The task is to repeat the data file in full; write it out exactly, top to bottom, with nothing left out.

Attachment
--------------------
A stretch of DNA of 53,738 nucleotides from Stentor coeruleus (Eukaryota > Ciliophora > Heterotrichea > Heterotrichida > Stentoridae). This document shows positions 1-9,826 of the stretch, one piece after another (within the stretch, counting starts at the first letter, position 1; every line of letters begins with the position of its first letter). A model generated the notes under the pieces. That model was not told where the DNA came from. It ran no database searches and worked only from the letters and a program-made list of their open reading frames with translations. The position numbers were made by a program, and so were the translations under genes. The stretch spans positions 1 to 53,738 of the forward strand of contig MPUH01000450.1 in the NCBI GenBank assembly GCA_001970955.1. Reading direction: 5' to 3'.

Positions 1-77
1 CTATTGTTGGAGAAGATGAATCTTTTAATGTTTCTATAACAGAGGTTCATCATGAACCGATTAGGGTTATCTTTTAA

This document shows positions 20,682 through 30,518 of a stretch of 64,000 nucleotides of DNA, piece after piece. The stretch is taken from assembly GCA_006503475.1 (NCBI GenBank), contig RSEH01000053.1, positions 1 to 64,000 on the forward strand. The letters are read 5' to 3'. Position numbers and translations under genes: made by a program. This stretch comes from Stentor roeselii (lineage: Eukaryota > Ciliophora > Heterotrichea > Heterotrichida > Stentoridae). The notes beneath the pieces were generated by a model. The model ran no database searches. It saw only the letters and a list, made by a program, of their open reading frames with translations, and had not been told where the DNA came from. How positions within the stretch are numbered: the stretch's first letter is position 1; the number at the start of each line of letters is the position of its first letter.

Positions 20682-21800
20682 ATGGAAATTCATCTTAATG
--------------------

A stretch of DNA of 53,738 nucleotides from Stentor coeruleus (Eukaryota > Ciliophora > Heterotrichea > Heterotrichida > Stentoridae). This document shows positions 1-9,826 of the stretch, one piece after another (within the stretch, counting starts at the first letter, position 1; every line of letters begins with the position of its first letter). A model generated the notes under the pieces. That model was not told where the DNA came from. It ran no database searches and worked only from the letters and a program-made list of their open reading frames with translations. The position numbers were made by a program, and so were the translations under genes. The stretch spans positions 1 to 53,738 of the forward strand of contig MPUH01000450.1 in the NCBI GenBank assembly GCA_001970955.1. Reading direction: 5' to 3'.

Positions 1-77
1 CTATTGTTGGAGAAGATGAATCTTTTAATGTTTCTATAACAGAGGTTCATCATGAACCGATTAGGGTTATCTTTTAA

This document shows positions 20,682 through 30,518 of a stretch of 64,000 nucleotides of DNA, piece after piece. The stretch is taken from assembly GCA_006503475.1 (NCBI GenBank), contig RSEH01000053.1, positions 1 to 64,000 on the forward strand. The letters are read 5' to 3'. Position numbers and translations under genes: made by a program. This stretch comes from Stentor roeselii (lineage: Eukaryota > Ciliophora > Heterotrichea > Heterotrichida > Stentoridae). The notes beneath the pieces were generated by a model. The model ran no database searches. It saw only the letters and a list, made by a program, of their open reading frames with translations, and had not been told where the DNA came from. How positions within the stretch are numbered: the stretch's first letter is position 1; the number at the start of each line of letters is the position of its first letter.

Positions 20682-21800
20682 ATGGAAATTCATCTTAATG